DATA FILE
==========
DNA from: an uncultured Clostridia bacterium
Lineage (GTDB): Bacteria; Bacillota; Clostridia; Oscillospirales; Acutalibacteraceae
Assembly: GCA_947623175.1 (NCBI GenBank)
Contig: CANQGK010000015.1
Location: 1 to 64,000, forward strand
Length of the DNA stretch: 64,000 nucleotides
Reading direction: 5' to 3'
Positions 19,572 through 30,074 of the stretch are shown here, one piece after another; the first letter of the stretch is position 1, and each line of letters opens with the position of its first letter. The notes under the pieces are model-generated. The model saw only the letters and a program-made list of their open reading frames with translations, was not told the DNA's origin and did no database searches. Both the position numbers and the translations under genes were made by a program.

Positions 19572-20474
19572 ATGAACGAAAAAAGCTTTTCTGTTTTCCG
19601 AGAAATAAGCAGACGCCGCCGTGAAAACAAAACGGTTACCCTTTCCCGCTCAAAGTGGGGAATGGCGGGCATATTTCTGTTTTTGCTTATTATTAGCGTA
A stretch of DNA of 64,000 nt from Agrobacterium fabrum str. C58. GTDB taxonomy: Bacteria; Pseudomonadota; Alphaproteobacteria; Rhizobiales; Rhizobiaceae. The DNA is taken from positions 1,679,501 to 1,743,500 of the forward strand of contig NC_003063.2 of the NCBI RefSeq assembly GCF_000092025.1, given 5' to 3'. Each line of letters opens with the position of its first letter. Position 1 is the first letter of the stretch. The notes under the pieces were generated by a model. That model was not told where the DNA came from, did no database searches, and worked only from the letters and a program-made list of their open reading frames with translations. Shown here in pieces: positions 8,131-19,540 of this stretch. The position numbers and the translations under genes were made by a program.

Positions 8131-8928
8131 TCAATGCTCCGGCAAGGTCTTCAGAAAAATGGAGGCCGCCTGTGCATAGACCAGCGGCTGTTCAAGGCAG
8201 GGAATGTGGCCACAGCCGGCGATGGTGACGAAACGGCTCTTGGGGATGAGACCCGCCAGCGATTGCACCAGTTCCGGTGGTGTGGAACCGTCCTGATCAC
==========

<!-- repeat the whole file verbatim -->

DNA from: an uncultured Clostridia bacterium
Lineage (GTDB): Bacteria; Bacillota; Clostridia; Oscillospirales; Acutalibacteraceae
Assembly: GCA_947623175.1 (NCBI GenBank)
Contig: CANQGK010000015.1
Location: 1 to 64,000, forward strand
Length of the DNA stretch: 64,000 nucleotides
Reading direction: 5' to 3'
Positions 19,572 through 30,074 of the stretch are shown here, one piece after another; the first letter of the stretch is position 1, and each line of letters opens with the position of its first letter. The notes under the pieces are model-generated. The model saw only the letters and a program-made list of their open reading frames with translations, was not told the DNA's origin and did no database searches. Both the position numbers and the translations under genes were made by a program.

Positions 19572-20474
19572 ATGAACGAAAAAAGCTTTTCTGTTTTCCG
19601 AGAAATAAGCAGACGCCGCCGTGAAAACAAAACGGTTACCCTTTCCCGCTCAAAGTGGGGAATGGCGGGCATATTTCTGTTTTTGCTTATTATTAGCGTA
A stretch of DNA of 64,000 nt from Agrobacterium fabrum str. C58. GTDB taxonomy: Bacteria; Pseudomonadota; Alphaproteobacteria; Rhizobiales; Rhizobiaceae. The DNA is taken from positions 1,679,501 to 1,743,500 of the forward strand of contig NC_003063.2 of the NCBI RefSeq assembly GCF_000092025.1, given 5' to 3'. Each line of letters opens with the position of its first letter. Position 1 is the first letter of the stretch. The notes under the pieces were generated by a model. That model was not told where the DNA came from, did no database searches, and worked only from the letters and a program-made list of their open reading frames with translations. Shown here in pieces: positions 8,131-19,540 of this stretch. The position numbers and the translations under genes were made by a program.

Positions 8131-8928
8131 TCAATGCTCCGGCAAGGTCTTCAGAAAAATGGAGGCCGCCTGTGCATAGACCAGCGGCTGTTCAAGGCAG
8201 GGAATGTGGCCACAGCCGGCGATGGTGACGAAACGGCTCTTGGGGATGAGACCCGCCAGCGATTGCACCAGTTCCGGTGGTGTGGAACCGTCCTGATCAC